Day 6, Bruceport to Seaside, 58 miles
Drizzle on the tent fly. I groan. NOAA has predicted this today. I groan again, and roll out to bed, make oats, pack things up, try to get inspired for the day ahead.
I’d been planning a long ride, but with wet conditions I know I’ll be riding slower. Physically and emotionally, weather takes a toll. As does the internal climate. Lots of ruminating, longing, tears, loneliness. Jules is commenting, chatting with me via Facebook, reminding me not to see these as “negatives”, but instead just part of who I am, now. I agree. Moods are often merely a certain weather that will pass.
“Hello” calls a voice, walking over. I meet the other cyclist camped here last night. Shun Yanagisawa. He’s riding from Vancouver BC to Argentina. Wow! These trekkers, doing the Pan-American highway, always impress me. Maybe some day I’ll be one of them. Shun tells me he has cycled many other countries, southeast Asia, but had to take a break due to a knee injury. Now he is resuming his grand world tour.
We exchange emails and blogs and take the necessary selfie.(His blog is in Japanese, but Google Chrome will translate automatically http://fieldofvision.jugem.jp/ ) He’s headed to Cape Disappointment for the night. I tell him I’m sure out paths will cross, down the road. As they often do, with cyclists I meet along this epic route. I’m feeling bright as I push off, ringing my bell.
Creaky legs, starting the ride. I’m thinking of the planned 80 miles, and it seems daunting. A series of short hills reinforces my apprehension, so early in the ride. The 101 follows along Willapa Bay for several miles, winding between forest and clearcuts and sloughs and river crossings. The riding is easy, and at least the drizzle isn’t cold.
The miles are long. My mind is wandering, between the present and the past. I want to change this, so I focus. I notice the trees again, and the road, and my legs, and my beating heart, and my breath. There, the ride shifts, I feel my strength, confidence, courage. This is what I’m doing. I’m a touring cyclist. I’m living in the world. I’m bringing myself along for the ride. Time passes now, without notice. Miles too.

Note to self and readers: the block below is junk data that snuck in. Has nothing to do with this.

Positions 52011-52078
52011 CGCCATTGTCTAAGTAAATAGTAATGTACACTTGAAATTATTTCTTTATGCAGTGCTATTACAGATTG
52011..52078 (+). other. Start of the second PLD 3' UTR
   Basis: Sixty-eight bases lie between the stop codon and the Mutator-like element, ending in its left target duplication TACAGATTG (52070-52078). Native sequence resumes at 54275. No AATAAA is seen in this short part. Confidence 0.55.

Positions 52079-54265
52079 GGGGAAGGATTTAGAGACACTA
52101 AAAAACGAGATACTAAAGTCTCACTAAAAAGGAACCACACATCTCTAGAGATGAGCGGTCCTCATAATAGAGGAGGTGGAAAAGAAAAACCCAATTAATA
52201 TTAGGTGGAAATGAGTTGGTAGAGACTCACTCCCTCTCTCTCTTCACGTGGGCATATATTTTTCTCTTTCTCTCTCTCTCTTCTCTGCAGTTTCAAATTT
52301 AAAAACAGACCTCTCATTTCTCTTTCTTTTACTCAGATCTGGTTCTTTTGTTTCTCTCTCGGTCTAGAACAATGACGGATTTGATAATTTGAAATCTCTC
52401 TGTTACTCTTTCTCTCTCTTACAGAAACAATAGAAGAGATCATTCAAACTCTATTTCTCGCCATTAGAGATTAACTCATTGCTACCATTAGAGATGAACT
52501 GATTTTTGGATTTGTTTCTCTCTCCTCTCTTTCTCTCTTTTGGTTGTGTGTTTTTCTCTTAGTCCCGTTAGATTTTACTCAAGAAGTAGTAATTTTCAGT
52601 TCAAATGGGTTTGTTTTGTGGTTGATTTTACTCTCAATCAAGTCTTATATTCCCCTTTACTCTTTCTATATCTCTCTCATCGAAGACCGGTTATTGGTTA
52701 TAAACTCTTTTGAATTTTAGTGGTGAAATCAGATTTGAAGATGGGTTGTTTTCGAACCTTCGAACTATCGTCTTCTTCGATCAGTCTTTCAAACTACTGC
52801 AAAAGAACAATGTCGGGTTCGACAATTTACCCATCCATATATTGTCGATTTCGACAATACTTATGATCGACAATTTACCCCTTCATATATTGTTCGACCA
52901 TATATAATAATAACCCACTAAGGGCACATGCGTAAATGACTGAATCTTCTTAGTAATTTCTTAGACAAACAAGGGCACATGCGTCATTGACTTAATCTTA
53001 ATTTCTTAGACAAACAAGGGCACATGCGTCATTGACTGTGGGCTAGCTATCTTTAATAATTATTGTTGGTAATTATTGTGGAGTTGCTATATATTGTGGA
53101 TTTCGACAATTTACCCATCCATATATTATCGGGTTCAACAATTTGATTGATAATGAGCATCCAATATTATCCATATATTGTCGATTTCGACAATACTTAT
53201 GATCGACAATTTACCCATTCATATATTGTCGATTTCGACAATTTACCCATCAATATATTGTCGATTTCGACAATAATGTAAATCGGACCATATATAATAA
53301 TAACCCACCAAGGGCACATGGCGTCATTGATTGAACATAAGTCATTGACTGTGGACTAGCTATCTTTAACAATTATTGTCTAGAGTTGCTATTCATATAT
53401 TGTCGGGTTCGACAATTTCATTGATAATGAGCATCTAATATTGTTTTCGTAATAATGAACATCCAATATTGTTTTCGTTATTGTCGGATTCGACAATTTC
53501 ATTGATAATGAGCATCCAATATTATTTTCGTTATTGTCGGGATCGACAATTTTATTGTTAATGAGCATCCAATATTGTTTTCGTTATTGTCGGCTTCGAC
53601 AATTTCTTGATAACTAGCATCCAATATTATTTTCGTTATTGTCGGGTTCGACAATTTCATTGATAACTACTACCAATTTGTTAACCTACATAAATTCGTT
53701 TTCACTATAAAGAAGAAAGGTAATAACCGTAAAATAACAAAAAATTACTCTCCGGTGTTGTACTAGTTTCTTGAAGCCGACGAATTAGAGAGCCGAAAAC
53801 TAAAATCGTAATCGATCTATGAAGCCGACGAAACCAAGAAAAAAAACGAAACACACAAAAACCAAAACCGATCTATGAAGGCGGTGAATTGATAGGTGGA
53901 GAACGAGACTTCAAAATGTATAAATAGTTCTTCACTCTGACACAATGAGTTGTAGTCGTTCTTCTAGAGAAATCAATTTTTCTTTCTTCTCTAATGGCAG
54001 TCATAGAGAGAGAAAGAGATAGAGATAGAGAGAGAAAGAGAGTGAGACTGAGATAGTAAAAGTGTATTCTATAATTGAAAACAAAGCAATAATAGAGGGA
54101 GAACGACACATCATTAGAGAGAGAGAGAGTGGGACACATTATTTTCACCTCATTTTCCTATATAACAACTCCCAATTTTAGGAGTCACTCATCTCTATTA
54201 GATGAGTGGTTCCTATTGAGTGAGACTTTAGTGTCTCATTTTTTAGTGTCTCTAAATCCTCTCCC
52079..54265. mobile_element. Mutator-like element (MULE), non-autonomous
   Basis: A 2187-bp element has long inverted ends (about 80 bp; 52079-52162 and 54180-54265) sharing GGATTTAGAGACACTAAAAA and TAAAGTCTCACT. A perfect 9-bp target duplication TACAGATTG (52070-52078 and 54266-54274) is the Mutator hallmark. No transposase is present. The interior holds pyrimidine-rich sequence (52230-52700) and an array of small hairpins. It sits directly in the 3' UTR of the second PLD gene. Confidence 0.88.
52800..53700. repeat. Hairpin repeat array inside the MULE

I come to the intersection of 101 with another highway, heading east, to catch the road down to the Astoria bridge. I stop at a coffee shack for food and espresso. Liquid inspiration. Now the climb over the last few hills in Washington comes easy. The highway descends to the Columbia, skirts around the vast river’s edge towards the bridge.
The Astoria-Megler Bridge. I turn onto the iconic five mile span, begin the long crossing on a narrow bike lane. Many log trucks, RVs, all give me room. At three miles or so, I climb the tall span. Painting crews still at work, how many years now? I like this though, because they pace the traffic. The flagger cheers me on, and I descend the curved ramp down into Astoria.
I stop at the coffeeshop under the bridge, recall the last time I was here. Romance surging in my heart, cuddling on the couch. I feel the loss again, and tears come. There I go, crying in public again. My political statement, against the patriarchy. This man knows how to feel. And is unashamed.
I spend a long while, drinking good coffee, eating quiche (another thing real men actually do). I’m thinking of the rest of the ride. Seems Nehalem Bay is impossibly far away. Resigned, I head out and over Young’s Bay, towards Fort Stevens. I don’t like that park, with the hiker/biker sight right next to a huge trash compactor. I remember it going off all night. And the mosquitos. And tonight, the drizzle.
I stop in Warrenton, text my high school friend Dennis who has a house in Arch Cape. I haven’t seen him for years, and he says I should come visit, every time he notices my tours on Facebook. Alas, he’s away for the night. I remember the WarmShowers host I’ve heard about in Seaside. Yes, that would take a few miles off tomorrow’s ride. I send off a message, and am almost immediately confirmed. “Come on over”
The last 14 miles go fast, despite the increasing drizzle. The highway is flat, and I have a warm roof and warm shower waiting. I’m a bit nervous about meeting a new person. But, as the hosting on WarmShowers goes, I have nothing to worry about. Neil is there, watching football, showing me the bed and shower and laundry. Every thing a soggy cyclist could want. He says I need to write in his log book, which has pages and pages of greetings, from the hundreds of guests he sees a year.
We talk a long while, about his hosting travelers through WarmShowers and Couchsurfing, his career as a school counselor, the prank of his friend spray painting a happy face on his garage door. He tells me he goes away on trips, and the guests keep coming, even while he is away. I mention I’ve heard about his hosting spot, from cyclists down the road, on prior trips. “You’ve go to stay with Neil in Seaside” they’ve told me. He laughs. Tells me he loves the experience, “The world comes through my door.” Visitors from Japan, Britain, Germany, Norway, France.
I bid Neil goodnight, and retire to my room. I think about my desire, to get a house in Yachats, open it up to this kind of place. To be able to bring in guests from all over the world, to hear stories and offer compassion and hospitality, to travel the world without even leaving the house. And then to be able to go away on my travels, knowing that I’ll have a place to return to, filled with warmth and laughter and generosity. To have the world come through my door.